How to Create a popular Haunted House
I have a "haunted house" every year. It started when I was in third grade, and had to stay home at Halloween because I had pneumonia. My mom wanted to decorate so I would have something "Halloweeny", too, so she put up a clothesline inside the house, stretching down the front hallway, then stapled paper strips over it and turned on a fan. The rustling, flapping paper was a great decoration, and showed when the door opened as well. Each year after that, we added at least one thing. One year when I was at college, my mom didn't decorate. That Halloween night, a family stopped in the middle of the street, and she could hear, "I know it was around here! Where is it?" They were looking for the haunted house! She promised them that she wouldn't miss another year. Now that I have my own house, I continue the tradition.
Music creates the "haunted" atmosphere better than any other single element of decorating. Get one of those scary Halloween mixes, or a fun dance song mix, or both. Wrap a cd player in a black plastic garbage bag and hide it in some bushes or behind one of the other decorations, and turn it on loud. If you live in a close neighborhood, be sure to get permission from your neighbors, but most people don't mind for one night. I use the "Fright Night Delight" cd.
You want to encourage people to come up to your house, even if it looks all scary. There are a few ways you can dress up the sidewalk. Line the edges with orange lights (or black lights), make directional signs, buy "monster feet" (plastic glow-in-the-dark footprints), or make your own designs with glow-in-the-dark sidewalk chalk. Another neat option if you have a wide enough sidewalk is luminaries. You want to make sure you use bags specifically designed for luminaries, then cut out shapes of ghosts, jack o'lanterns, etc. in the bags and put tea lights in the bottom. You can also make luminaries out of tin cans. Put water in the cans and freeze them, then hammer a nail into the sides to make holes for the light to shine out of. Put a tea light in them and set them out.
There are a lot of premade yard decorations now, but the best ones are still handmade. Plastic bags of all colors, sizes, and shapes, stuffed and tied with string or rubber bands, make great ghosts for trees and porches. Cardboard can be cut for handmade signs and gravestones. Painted sheets make good backdrops for scenes. Cotton or premade spiderweb silk in the trees is fun, but gets messy to take down. A rocking chair on the porch or sidewalk can have a scarecrow in it, or you can assign a real person in costume to scare your visitors. Halloween lights, colored or white Christmas lights, and party lights can add to the fun. I put candy corn party lights on the porch railing. Of course, you'll want a jack o'lantern or two (or more) as well, and maybe even a cornstalk or hay bale.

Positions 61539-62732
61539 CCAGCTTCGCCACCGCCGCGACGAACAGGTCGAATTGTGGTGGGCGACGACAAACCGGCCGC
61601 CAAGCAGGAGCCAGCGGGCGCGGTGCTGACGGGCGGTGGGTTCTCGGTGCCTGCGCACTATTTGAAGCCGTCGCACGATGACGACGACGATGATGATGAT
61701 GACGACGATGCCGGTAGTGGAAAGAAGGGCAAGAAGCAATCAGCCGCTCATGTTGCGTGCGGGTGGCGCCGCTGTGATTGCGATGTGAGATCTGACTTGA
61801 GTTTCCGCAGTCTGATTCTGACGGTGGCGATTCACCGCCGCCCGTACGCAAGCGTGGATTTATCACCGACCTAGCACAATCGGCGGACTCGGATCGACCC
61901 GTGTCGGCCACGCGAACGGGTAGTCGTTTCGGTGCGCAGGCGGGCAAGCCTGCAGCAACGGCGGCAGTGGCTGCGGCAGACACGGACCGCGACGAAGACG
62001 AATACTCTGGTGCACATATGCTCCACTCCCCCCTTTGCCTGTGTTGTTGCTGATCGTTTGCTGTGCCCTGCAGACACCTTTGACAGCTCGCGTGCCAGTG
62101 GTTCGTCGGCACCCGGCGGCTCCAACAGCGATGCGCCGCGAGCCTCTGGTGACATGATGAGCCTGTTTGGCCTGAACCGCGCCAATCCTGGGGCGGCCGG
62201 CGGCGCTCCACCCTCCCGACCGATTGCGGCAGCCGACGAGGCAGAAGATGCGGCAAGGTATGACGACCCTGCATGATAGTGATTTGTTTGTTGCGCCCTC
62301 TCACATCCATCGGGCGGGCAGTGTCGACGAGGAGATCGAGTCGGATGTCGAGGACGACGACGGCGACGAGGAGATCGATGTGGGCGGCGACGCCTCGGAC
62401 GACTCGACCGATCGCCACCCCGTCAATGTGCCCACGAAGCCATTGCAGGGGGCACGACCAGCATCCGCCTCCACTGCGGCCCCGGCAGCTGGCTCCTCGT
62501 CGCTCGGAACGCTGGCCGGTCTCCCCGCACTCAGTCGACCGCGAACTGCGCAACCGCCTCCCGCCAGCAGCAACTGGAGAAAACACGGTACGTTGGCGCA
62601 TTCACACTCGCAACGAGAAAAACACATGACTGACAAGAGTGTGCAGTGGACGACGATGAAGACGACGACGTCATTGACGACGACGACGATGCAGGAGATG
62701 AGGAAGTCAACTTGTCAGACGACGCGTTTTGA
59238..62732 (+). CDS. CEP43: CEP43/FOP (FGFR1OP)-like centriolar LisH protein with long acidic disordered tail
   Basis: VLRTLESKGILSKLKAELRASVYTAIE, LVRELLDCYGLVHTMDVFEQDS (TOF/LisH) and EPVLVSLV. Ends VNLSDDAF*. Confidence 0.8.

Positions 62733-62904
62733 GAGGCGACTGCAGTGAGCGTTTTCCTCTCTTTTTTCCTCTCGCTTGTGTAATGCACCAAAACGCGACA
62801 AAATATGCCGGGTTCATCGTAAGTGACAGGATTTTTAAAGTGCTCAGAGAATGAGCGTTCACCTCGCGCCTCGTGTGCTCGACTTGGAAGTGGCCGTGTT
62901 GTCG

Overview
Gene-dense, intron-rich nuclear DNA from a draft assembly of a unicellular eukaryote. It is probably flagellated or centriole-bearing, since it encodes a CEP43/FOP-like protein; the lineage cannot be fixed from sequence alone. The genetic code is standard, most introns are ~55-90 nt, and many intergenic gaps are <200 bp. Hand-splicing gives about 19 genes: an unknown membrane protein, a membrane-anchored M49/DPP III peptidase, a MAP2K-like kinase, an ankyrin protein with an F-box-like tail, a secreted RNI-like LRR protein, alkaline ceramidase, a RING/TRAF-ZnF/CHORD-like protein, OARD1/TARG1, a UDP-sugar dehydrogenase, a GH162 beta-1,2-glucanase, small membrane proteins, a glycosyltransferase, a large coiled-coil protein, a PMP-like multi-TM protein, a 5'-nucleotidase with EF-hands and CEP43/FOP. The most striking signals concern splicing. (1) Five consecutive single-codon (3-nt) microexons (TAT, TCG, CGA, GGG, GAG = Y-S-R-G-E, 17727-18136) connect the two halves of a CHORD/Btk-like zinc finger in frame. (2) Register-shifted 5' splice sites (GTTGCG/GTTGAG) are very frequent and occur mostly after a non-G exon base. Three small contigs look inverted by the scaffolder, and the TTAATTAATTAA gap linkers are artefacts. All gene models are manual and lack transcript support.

Decorating the inside of your house is just as important as decorating the outside. When your visitors get up to the door, they expect some sort of an atmosphere inside as well. If you have windows facing the yard, turn most of the lights off and put candles in the window. Black, orange, green, and white candles are the best. You can also put Halloween decorations on the window or on the wall opposite the window so they can be seen from outside.
Have a small table or chair by the door, covered in dark fabric or a Halloween print. Put your candy bowl (I use a cauldron) on the table, along with a tall candle or two. Cover anything in the hallway with sheets and/or Halloween fabric, add a broom, and Halloween wall decorations.
Don't forget your own costume! Trick or treaters love when the people answering the door are dressed up, too, and they'll expect a monster to open the door with the house so decorated. Stay away from masks that cover your face, as they are very scary to little kids. Be fun and light-hearted. If someone is too scared to come up, you can go out to them and hand them a treat, or set the bowl out for them to come up on their own.
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